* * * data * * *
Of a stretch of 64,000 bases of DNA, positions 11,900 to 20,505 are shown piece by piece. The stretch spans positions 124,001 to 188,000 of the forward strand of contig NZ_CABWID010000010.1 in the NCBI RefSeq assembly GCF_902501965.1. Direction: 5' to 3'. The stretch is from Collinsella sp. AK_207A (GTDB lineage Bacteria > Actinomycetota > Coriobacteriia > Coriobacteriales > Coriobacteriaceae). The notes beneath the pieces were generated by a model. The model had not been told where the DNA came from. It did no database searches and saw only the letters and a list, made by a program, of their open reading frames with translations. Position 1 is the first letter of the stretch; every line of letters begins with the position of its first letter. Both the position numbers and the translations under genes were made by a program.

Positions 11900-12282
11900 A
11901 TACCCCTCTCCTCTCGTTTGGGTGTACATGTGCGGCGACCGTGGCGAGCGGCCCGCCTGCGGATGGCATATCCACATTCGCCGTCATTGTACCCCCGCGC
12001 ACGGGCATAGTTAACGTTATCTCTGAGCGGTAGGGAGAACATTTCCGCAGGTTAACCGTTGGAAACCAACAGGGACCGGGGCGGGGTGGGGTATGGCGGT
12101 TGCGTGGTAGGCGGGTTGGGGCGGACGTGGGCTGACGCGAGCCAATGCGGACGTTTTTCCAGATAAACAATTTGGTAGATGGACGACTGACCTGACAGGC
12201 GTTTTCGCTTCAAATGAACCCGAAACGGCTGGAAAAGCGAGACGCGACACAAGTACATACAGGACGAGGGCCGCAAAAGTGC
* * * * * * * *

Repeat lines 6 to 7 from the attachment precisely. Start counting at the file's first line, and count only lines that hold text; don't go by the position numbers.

12101 TGCGTGGTAGGCGGGTTGGGGCGGACGTGGGCTGACGCGAGCCAATGCGGACGTTTTTCCAGATAAACAATTTGGTAGATGGACGACTGACCTGACAGGC
12201 GTTTTCGCTTCAAATGAACCCGAAACGGCTGGAAAAGCGAGACGCGACACAAGTACATACAGGACGAGGGCCGCAAAAGTGC